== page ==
Studio based filmmaking presents two possibilities for the historical studies of cinema. The first is that of mitigating the enormous creative and cultural energies to a particular institution. The second is to attribute an ontology for forms and practices that are seen to be projective evolvements of what has preceded them. Inherent in these prospects is the question of ascribing a historicity to cinema, its social anchoring, and filmmaking practices. These consider the studio as a kind of institutional space that, after about a century, seems ensconced in its own peculiarities, and therefore has defined its own temporal provenance. It might seem therefore that studio-filmmaking, which was the dominant mode of film production till about the 1950s in India provides for its own periodization; and therefore explains-off pertinent questions of form, film circulation, censorship, social acceptance, stars, and the economics of cinema. The intent here is to interrogate this inheritance, and propose an analytical perspective that wrests open the linearity (as well as some settled notions) of studio histories in India. This deliberation is presented in three parts: the first one deals with the specific problem of historicizing film studios in India; the next section outlines the issues of networks and the vernacular as two spatial ideas that inform studio histories of Indian cinema, and the last section presents an overview of this special issue of Wide Screen.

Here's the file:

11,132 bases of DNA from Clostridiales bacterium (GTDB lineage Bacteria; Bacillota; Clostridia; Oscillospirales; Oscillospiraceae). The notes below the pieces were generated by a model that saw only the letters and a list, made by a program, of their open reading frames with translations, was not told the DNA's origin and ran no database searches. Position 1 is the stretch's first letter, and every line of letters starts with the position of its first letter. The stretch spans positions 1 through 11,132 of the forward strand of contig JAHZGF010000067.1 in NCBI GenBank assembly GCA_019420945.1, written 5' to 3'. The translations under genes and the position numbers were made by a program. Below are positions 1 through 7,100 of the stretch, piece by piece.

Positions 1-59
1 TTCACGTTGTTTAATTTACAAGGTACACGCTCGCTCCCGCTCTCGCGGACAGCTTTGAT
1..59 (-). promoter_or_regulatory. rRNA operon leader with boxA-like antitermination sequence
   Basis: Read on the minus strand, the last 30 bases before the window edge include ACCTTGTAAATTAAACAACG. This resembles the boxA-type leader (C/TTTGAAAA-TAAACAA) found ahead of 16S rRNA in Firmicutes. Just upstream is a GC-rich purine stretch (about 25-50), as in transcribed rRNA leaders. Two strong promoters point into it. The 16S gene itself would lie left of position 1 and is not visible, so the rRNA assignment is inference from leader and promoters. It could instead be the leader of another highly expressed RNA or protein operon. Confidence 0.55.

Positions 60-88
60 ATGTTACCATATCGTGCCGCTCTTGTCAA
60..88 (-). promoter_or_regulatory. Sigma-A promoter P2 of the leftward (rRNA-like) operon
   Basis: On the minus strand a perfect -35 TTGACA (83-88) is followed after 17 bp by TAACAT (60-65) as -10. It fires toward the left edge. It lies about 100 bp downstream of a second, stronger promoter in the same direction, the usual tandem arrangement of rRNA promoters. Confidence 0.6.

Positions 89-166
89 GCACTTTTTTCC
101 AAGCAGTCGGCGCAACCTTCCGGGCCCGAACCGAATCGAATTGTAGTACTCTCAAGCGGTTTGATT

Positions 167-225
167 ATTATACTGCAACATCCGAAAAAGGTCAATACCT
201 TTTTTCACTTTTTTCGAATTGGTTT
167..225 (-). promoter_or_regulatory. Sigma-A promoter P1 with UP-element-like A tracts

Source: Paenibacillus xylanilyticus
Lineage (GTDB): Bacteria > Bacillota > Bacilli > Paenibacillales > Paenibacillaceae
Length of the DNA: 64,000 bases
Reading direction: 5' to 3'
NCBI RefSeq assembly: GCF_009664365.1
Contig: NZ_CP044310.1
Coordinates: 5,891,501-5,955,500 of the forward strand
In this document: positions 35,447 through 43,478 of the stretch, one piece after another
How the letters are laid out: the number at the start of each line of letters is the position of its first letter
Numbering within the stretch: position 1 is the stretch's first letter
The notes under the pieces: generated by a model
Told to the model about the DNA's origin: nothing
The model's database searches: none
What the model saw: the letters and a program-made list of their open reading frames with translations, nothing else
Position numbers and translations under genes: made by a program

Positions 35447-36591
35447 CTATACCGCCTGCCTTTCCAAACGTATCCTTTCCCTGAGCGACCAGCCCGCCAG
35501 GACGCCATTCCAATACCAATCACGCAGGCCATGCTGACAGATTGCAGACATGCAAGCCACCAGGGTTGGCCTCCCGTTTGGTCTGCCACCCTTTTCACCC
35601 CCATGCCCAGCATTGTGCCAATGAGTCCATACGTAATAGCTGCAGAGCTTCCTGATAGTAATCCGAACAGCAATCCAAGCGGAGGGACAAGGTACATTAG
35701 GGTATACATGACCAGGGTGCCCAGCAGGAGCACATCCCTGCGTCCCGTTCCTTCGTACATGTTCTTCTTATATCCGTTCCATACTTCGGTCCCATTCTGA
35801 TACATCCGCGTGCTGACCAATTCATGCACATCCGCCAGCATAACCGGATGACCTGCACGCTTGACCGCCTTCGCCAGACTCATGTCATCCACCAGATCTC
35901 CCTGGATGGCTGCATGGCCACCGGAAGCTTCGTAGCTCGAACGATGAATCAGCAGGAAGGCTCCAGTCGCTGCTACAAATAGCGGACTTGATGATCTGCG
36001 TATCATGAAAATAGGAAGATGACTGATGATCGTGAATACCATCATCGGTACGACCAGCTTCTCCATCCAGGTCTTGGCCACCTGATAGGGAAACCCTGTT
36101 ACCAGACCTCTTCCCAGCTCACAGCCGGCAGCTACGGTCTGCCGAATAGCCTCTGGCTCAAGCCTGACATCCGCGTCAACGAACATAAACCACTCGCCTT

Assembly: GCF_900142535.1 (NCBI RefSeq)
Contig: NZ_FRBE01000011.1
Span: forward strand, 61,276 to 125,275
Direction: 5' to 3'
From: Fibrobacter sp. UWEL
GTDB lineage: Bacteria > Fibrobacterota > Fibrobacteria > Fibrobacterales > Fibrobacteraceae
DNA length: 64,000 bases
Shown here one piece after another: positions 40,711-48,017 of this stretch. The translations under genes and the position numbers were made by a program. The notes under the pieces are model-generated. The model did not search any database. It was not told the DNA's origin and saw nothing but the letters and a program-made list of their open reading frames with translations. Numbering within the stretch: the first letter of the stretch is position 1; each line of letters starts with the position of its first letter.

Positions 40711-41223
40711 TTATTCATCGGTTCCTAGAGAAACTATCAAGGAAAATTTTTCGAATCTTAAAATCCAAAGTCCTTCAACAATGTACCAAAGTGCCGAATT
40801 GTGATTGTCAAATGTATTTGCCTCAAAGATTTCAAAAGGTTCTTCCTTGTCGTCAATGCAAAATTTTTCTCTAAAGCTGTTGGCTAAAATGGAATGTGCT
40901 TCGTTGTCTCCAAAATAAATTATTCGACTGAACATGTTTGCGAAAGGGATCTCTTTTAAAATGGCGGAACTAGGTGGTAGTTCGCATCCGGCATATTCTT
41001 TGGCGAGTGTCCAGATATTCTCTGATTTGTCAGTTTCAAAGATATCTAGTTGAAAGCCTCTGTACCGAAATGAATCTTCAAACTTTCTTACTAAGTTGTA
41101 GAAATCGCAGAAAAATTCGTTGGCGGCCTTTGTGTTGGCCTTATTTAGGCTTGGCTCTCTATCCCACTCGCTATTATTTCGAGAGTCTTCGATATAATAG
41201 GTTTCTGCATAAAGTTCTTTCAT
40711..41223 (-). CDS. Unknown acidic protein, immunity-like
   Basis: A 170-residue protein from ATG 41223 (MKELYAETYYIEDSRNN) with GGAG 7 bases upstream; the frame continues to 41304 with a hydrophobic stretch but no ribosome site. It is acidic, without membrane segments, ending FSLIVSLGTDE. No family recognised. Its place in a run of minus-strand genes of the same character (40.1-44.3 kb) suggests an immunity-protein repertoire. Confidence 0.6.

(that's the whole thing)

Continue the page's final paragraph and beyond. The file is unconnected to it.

- There are currently no refbacks.
This work is licensed under a Creative Commons Attribution 3.0 License.